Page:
I have grown used to Christians making generalizations lamenting the present state of life in the world, assuming a moral degradation from some idealized standard, and suggesting that such is a clear harbinger of the End of the World.

I have grown used to it. I just don’t get it. Earlier this year I read Barbara Tuchman’s A Distant Mirror: The Calamitous 14th Century and if ever an era revealed End-of-the-World colors, it was the 14th century. But we are still here.

My patience wears thin, though, when the idealized standard is localized to something like the 1950s and some historic event (“…when they took prayer out of our schools…”) or another is erected as the watershed moment. Yes, THOSE 1950s when my black friends endured dental work without anesthesia and Colin Powell, later so distinguished, would drive through the south having to turn his wife into the woods to relieve herself, as they were unable to find a restroom she was free to use.

There never has been a golden age. We might even want to argue that things are so much better today than they have been at any time in the past.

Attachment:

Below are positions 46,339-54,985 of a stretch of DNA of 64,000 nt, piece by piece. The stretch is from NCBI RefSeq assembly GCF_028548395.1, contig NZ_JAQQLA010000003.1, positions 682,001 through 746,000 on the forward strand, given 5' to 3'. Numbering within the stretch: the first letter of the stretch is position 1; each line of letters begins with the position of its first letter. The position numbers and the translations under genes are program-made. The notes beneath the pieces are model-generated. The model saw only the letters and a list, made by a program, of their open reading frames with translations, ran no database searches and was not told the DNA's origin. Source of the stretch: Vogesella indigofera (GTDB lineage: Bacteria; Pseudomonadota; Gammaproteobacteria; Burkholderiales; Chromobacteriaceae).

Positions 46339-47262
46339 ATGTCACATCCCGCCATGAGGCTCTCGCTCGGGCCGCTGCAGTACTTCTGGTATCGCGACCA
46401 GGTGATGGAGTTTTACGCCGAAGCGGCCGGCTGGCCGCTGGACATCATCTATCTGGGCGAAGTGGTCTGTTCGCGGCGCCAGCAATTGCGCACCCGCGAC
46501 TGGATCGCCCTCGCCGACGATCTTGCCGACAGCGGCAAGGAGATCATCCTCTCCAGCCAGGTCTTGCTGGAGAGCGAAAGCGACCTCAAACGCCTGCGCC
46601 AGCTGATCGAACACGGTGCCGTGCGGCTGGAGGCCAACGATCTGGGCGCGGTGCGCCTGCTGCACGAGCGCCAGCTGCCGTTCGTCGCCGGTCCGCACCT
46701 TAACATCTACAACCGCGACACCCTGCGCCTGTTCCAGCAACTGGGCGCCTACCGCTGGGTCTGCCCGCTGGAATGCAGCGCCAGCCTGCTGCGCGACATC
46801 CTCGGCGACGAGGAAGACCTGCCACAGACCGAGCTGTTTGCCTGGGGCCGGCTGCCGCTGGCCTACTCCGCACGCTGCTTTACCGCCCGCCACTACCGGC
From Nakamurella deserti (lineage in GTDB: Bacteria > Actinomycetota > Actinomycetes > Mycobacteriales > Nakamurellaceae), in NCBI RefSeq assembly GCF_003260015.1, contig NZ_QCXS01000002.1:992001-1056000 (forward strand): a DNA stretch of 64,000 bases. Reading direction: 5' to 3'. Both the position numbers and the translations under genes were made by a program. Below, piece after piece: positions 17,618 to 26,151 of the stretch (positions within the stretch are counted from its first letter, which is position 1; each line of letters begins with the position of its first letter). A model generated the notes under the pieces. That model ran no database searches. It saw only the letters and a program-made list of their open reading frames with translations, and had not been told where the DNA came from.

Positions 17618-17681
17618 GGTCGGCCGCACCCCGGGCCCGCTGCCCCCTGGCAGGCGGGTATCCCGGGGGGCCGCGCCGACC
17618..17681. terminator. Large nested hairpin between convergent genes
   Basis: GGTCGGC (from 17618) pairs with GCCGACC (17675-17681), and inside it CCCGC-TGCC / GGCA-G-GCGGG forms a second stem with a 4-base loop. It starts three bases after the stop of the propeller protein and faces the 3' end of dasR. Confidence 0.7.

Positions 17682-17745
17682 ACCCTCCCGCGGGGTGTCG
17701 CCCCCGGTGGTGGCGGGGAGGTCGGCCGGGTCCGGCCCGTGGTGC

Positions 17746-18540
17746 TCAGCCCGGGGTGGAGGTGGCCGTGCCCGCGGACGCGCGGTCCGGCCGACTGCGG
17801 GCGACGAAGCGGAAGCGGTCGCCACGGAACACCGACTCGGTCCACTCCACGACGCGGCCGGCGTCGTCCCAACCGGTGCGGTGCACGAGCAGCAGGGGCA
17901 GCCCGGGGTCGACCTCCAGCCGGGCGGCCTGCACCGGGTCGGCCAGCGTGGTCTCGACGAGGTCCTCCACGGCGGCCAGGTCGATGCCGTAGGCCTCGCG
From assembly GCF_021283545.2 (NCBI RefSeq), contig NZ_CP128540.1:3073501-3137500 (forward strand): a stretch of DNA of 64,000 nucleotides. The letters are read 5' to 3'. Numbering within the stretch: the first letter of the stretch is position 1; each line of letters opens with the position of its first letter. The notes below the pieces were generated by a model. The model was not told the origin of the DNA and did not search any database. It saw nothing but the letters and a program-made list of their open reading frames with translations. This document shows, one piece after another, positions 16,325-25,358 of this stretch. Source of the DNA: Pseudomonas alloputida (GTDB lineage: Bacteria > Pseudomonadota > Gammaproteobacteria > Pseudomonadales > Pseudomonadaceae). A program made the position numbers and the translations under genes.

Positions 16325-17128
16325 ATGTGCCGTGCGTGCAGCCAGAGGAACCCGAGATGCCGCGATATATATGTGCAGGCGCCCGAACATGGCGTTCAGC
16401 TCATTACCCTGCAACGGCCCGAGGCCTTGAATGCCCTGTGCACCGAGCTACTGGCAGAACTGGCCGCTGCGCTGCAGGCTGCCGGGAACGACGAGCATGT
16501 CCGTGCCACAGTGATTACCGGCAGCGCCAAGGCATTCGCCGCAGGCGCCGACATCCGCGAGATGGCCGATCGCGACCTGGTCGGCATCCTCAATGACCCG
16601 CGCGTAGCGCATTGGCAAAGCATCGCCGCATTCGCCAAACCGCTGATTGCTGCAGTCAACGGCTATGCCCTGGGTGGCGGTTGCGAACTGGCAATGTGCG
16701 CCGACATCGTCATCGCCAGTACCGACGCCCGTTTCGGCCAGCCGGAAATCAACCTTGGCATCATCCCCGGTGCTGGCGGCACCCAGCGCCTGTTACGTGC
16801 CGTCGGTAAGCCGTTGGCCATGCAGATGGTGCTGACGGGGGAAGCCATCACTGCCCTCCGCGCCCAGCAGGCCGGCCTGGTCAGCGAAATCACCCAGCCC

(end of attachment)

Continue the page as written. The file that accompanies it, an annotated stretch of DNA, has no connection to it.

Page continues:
But that is not my purpose. My purpose is for us to look critically at any and every era and train ourselves to see God’s providential hand of grace through it all.

In the following quote, John Frame is critiquing those critical assessments which judge contemporary life as defective because they have departed from a high and therefore pure standard. His comments are applicable as well to any effort to locate a pure golden standard anywhere in history and outside the hope of the Gospel.

So the problem is not history; the problem is sin. Culture is bad today, but Sodom and Gomorrah were probably not any better, nor were Tyre, Sidon, Ninevah, Babylon, Rome, Capernaum, or Bethsaida.

Popular culture is bad, but high culture is too. Beethoven was a devotee of the secularism of the French Revolution, Wagner of German mythology, and their music makes a powerful case for these false worldviews.. The problems of high culture go back a long way. It is not that high culture has been infected by popular culture; if anything, the reverse is true. And folk culture has always had alongside its humble virtues a lot of bawdy tales, class warfare, ignorant populism, and disrespect for the holy.

It is always wrong to try to single out one element of culture as pure, even relatively pure, and blame all of society’s ills on some other element. That is almost always self-serving: we like what we like and we want to blame the evils of life on the culture we dislike. But perhaps we need to have a more biblical view of sin. Sin is not limited to one segment of society or one segment of culture. It pervades everything. And whatever good there is comes from God’s common and special grace.

The Doctrine of the Christian Life, Page 887.